Carol A. Hand
Recognizing the special relationship between the United States and the Indian tribes and their members and the Federal responsibility to Indian people, the Congress finds-–
… that Congress, through statutes, treaties, and the general course of dealing with Indian tribes, has assumed the responsibility for the protection and preservation of Indian tribes and their resources;
… that there is no resource that is more vital to the continued existence and integrity of Indian tribes than their children and that the United States has a direct interest, as trustee, in protecting Indian children who are members of or are eligible for membership in an Indian tribe;
… that an alarmingly high percentage of Indian families are broken up by the removal, often unwarranted, of their children from them by nontribal public and private agencies and that an alarmingly high percentage of such children are placed in non-Indian foster and adoptive homes and institutions; and
… that the States, exercising their recognized jurisdiction over Indian child custody proceedings through administrative and judicial bodies, have often failed to recognize the essential tribal relations of Indian people and the cultural and social standards prevailing in Indian communities and families.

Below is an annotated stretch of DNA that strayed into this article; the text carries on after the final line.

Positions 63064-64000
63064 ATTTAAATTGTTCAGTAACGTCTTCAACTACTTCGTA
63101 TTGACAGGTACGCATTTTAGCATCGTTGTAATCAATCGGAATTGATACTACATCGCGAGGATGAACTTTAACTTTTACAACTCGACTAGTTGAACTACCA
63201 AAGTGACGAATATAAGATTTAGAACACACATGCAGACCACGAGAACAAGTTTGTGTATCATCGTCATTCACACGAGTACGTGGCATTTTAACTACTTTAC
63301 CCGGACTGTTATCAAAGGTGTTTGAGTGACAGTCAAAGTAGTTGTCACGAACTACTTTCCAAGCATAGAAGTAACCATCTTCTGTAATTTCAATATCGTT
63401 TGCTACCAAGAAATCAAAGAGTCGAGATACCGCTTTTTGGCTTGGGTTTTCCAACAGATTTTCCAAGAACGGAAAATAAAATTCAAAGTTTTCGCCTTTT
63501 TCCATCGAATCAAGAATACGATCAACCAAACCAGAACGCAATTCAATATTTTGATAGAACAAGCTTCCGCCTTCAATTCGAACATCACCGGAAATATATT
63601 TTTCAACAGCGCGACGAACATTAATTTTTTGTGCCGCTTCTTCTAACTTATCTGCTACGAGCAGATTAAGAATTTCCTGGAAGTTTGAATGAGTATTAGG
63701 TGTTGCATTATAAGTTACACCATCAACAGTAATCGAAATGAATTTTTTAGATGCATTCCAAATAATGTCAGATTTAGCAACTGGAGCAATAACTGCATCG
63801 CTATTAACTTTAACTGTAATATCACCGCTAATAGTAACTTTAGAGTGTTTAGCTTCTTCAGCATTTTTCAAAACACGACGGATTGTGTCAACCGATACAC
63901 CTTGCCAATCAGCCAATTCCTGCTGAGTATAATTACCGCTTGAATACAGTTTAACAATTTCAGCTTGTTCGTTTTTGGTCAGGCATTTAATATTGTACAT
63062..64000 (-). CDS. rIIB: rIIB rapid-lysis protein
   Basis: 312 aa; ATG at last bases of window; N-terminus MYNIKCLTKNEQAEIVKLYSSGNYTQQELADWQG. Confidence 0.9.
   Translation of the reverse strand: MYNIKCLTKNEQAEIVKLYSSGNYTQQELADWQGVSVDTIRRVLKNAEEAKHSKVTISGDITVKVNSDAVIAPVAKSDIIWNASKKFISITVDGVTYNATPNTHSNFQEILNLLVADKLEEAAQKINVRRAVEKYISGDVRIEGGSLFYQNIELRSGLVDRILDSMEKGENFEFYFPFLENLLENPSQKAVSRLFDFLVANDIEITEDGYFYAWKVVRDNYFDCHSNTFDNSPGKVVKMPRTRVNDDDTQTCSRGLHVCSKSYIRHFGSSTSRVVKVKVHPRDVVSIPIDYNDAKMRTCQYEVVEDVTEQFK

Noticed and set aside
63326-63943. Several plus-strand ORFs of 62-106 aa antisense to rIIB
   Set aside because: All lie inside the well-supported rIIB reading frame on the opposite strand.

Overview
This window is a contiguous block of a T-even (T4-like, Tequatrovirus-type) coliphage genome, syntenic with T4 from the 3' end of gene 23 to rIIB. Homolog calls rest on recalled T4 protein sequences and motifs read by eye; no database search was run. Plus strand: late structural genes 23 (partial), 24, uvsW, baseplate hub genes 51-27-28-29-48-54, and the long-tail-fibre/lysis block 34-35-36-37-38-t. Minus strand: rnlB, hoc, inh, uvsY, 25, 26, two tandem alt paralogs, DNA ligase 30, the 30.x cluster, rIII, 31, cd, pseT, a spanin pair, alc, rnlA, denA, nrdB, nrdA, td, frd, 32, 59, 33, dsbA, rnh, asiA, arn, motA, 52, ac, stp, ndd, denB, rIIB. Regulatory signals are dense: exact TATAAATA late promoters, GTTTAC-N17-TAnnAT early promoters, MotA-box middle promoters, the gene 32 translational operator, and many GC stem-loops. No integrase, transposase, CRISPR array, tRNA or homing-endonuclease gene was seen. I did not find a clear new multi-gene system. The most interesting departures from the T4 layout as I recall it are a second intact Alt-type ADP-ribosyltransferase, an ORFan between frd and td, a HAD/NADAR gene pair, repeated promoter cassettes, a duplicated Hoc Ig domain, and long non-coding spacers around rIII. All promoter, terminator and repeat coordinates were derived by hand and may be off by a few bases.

(The Indian Child Welfare Act of 1978)
Years ago, the director of a child welfare agency asked me to do an in-service training for her staff about Native American child welfare issues. She added “Don’t tell them about the Indian Child Welfare Act of 1978. They already know it. What staff need to know is why they should care.” Because I left my position before I had a chance to respond to her request, this essay is my belated way of addressing her concerns.
Photo Credit: Carlisle Indian Industrial School (1879-1918) – adoptionstar.com
The most effective way to conquer a nation is to acculturate their children. Although the removal of Native American children from their families by the federal government, under the guise of education, did not become official policy in the U.S. until after the Civil War, it was not a new practice. From the earliest accounts of Spanish and English colonizers, Native American children were a special focus of assimilation policies. Removal by force and kidnapping were sanctioned ways of dealing with the children of people who were viewed as heathens and savages, and who were certainly in the way of the foreign advance forces that were only interested in claiming indigenous territory and resources.
Although the agents of removal have changed over time, the consequences have been destructive for families and communities for hundreds of years. According to an Ojibwe elder and social worker, social workers eventually merited a name drawn from Ojibwe mythology, the ga-ga, or bogey man. In dangerous environments, Ojibwe parents and elders met the challenge of protecting children from harm in many creative ways because physical punishment and coercion were rare and culturally discouraged. In the most serious circumstances, parents and elders used “scaring stories” that were passed on through the generations, sometimes taking on new meanings. She said that according to oral tradition, Ojibwe parents or elders used to tell children that the bear would take them away if they did not learn to listen and behave. And then, one child was taken by a bear. In order to avoid offending bear relatives and invoke their anger, the ga-ga, a mythical creature like the bogeyman of European fairy tales, was substituted for the bear in the scaring stories.